HCS is a rare autosomal dominant disorder characterized principally by acroosteolysis (dissolution) of the distal phalanges with possible associated digit abnormalities, distinctive craniofacial and skull features, dental anomalies, and proportionate short stature. While dysmorphic features at birth and presence of acroosteolysis allow diagnosis early in life, the full phenotype is rarely present in childhood. Instead, the various clinical and radiologic abnormalities manifest at different ages and often progress with time [1, 3]. Treatment of this disorder is generally symptomatic and the prognosis is quite good. Morbidity is mostly related to bone changes secondary to acroosteolysis as well as basilar invagination resulting in neurological complications. Presentation and management of toe and foot deformities in patients with HCS are not well described in the literature. Although previous reports have described the management of other manifestations of HCS [6, 7, 13, 14], we were unable to find any specifically addressing management of foot deformities in these patients. Acroosteolysis and underlying collagen abnormalities intrinsic to HCS predispose these patients to the poor post-operative bone and soft tissue healing. There are few reports describing orthopedic challenges and complications associated with operative management in these patients [15, 16]. Anecdotally, any surgical intervention done for bony and joint deformities may thus have a higher complication rate of nonunion and recurrence. Our patient was noted at 5-week post-operative follow-up to have a recurrence of the deformity of the left second MTP joint after removal of K-wire fixation. Failure of symptomatic relief may be affected by progressive neuropathy [17], which was also observed in our patient. As such, any bony or soft tissue surgical intervention should be sought with caution and consideration of these post-operative complications.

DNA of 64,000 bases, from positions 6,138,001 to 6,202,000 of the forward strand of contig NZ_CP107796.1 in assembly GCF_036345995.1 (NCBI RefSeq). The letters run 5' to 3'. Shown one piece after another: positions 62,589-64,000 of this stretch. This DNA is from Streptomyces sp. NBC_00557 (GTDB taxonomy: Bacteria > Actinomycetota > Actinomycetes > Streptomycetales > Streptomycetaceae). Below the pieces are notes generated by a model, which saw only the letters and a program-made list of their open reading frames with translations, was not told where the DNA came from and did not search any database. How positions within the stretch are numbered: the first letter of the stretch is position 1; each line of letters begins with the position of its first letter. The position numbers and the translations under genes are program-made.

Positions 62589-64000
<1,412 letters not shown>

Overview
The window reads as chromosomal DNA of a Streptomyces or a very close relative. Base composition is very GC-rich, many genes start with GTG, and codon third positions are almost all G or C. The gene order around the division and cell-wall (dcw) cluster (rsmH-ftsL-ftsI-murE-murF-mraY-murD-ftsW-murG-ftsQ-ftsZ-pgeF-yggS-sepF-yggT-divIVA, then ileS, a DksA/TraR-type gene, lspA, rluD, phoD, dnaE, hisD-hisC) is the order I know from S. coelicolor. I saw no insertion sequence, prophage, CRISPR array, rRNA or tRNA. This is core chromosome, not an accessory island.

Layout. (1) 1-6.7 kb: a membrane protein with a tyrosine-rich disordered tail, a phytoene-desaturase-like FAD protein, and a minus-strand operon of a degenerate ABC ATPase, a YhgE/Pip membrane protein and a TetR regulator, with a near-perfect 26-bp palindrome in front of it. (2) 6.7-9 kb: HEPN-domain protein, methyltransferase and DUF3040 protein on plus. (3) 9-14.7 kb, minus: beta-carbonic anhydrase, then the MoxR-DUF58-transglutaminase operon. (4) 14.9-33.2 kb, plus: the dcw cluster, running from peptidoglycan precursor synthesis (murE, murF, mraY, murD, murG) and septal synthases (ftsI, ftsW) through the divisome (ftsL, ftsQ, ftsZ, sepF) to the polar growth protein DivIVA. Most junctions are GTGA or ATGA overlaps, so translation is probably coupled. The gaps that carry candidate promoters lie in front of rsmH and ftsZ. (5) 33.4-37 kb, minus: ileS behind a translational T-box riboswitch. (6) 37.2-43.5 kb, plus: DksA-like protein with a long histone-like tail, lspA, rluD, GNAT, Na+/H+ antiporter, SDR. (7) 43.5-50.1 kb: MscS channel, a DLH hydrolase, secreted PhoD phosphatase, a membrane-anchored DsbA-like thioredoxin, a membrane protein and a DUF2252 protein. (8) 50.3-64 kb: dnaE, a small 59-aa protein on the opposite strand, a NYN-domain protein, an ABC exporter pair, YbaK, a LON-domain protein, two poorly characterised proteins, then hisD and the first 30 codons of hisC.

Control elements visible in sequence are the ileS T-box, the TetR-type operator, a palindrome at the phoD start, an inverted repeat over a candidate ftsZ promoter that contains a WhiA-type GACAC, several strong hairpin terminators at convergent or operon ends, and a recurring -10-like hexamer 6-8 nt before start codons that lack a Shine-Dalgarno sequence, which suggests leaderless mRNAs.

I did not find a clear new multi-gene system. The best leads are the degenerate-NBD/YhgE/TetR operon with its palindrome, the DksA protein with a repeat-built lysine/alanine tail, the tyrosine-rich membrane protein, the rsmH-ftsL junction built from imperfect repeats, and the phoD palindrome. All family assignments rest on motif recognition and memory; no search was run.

HCS is a rare disorder associated with complex foot pathology. Underlying bone and connective tissue abnormalities may affect the post-operative clinical outcome if surgical intervention is performed. This case report underscores the difficulty in management of these foot deformities and the likelihood of recurrence.